What’s the “transferable” knowledge & skill?

So, smart teachers constantly ask “what’s the transferable skill that I want kids to know & be able to do?” They strive to make sure that kids are learning and practicing the higher-order thinking that will carry them through life, long after they’ve forgotten the capital of every state, the order and duration of China’s Imperial Dynasties, and all the counties in the state of Washington. This makes me wonder about the skills and thinking that we’re bringing into our cooking as well as those we are taking away. To what extent do cultural values inform and cultivate culinary priorities?

And a long-standing question has been how the local agriculture and preservation methods have influenced cooking. This might seem like a no-brainer, but it’s not, really, when we consider that we now can make absolutely anything we want as long as we can find the crazy ingredients in a major cosmopolis or online at places like Dean & DeLuca. We’ve surpassed the limitations of the “food store,” which I connect to a river’s watershed–the areas supplied by a resource. Ann Vileisis, in her recent work, Kitchen Literacy, explores the phenomenon of a “covenant of ignorance” thanks to the convenience of farming. We no longer are limited to the meat we can get from the farmer down the road; now that farmer can be across the country. We don’t know where that farmer is and we don’t want to know.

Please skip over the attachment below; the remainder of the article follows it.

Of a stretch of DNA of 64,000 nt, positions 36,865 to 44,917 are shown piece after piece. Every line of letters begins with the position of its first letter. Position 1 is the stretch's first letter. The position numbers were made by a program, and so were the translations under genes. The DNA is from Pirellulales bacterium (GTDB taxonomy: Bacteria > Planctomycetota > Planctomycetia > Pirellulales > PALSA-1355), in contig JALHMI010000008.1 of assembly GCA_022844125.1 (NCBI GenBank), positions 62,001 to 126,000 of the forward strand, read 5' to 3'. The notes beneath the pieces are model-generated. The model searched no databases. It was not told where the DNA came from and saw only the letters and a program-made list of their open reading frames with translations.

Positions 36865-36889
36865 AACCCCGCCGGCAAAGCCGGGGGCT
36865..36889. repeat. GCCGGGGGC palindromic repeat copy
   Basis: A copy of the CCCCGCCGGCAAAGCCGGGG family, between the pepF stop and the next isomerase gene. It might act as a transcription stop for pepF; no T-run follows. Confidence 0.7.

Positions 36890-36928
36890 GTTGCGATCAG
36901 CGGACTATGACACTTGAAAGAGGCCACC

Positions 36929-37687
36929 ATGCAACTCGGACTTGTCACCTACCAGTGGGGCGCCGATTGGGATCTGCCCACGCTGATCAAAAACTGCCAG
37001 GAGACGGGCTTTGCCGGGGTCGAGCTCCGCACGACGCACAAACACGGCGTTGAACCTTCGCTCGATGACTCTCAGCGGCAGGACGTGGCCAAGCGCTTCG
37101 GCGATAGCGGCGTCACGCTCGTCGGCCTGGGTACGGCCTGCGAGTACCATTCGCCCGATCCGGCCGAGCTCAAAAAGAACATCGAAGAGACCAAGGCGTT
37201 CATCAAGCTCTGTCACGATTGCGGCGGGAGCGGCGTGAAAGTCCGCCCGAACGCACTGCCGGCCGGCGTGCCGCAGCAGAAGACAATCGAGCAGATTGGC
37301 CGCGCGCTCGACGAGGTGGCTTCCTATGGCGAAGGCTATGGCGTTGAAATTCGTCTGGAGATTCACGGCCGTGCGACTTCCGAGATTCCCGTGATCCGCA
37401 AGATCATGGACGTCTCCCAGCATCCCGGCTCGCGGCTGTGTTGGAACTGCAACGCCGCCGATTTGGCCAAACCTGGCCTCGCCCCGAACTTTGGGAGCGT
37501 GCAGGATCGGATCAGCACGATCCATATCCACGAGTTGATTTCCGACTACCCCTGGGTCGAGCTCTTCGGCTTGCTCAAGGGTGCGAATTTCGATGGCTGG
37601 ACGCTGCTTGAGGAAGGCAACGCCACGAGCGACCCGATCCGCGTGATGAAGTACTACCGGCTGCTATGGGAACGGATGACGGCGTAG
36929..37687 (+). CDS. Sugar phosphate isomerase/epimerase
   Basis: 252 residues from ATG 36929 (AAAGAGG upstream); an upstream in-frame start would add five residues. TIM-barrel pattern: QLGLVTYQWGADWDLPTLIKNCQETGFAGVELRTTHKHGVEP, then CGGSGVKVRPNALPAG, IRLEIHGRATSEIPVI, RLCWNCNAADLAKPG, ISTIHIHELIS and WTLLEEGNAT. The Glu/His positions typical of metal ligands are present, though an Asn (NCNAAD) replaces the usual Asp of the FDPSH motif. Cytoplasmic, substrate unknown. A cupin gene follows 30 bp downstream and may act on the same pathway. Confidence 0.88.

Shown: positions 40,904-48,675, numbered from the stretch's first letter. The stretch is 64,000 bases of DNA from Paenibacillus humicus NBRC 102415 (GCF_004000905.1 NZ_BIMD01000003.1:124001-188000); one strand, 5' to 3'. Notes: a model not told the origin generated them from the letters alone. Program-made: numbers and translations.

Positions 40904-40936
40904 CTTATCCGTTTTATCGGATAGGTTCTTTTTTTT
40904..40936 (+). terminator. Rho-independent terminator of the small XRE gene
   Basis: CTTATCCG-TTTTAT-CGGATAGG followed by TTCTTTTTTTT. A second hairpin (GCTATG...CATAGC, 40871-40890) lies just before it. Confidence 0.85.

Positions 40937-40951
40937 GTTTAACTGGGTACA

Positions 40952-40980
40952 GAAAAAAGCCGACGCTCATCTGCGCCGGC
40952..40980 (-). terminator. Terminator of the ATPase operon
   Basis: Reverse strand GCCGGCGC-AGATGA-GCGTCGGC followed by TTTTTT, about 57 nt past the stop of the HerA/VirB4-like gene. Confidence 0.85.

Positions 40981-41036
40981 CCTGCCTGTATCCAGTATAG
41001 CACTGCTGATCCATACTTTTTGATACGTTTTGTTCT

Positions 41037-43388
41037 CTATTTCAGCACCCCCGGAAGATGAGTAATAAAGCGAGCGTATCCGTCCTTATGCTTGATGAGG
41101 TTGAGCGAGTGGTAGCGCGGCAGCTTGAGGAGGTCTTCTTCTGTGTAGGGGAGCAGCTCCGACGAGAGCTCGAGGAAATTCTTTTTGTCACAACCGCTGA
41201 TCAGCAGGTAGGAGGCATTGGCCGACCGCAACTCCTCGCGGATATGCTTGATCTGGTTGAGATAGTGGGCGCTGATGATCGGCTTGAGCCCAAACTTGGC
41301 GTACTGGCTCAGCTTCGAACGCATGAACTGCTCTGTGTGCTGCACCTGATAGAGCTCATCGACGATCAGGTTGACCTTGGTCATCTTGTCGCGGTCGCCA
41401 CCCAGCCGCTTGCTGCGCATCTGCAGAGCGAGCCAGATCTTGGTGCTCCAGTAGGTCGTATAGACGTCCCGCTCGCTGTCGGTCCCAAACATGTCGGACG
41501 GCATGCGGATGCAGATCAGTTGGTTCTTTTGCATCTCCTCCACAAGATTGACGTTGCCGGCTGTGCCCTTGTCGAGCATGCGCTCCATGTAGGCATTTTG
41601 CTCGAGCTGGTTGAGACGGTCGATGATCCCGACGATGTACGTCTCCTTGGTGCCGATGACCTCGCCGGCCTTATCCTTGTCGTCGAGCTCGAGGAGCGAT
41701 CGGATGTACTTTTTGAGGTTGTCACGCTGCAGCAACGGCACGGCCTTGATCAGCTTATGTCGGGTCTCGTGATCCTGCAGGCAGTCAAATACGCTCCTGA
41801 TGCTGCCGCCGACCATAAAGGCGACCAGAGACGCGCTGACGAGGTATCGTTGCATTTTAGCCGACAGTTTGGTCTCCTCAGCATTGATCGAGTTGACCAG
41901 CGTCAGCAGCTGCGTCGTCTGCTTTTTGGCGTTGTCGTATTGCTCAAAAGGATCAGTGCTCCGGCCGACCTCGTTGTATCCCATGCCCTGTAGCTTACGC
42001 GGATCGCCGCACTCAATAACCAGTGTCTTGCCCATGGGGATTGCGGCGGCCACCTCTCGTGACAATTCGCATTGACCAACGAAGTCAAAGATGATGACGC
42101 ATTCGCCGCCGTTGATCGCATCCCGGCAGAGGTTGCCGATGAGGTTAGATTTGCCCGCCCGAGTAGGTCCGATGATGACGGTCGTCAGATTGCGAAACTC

So, what’s the critical thinking that we can transfer into this process of getting anything anytime to cook anything we want. Is it a good thing? And what are the implications for what we value and choose to cultivate…what are our individual priorities that we represent in our cooking? When we teach students how strong readers think about what they’re reading, we teach them to use their prior knowledge and personal connections to help them make meaning, explore and question the text. Have we lost the personal connection in cooking, or is our ability to explore anything allowing us to connect personally? Is our ability to reach beyond the local, the fresh, the known a good thing?

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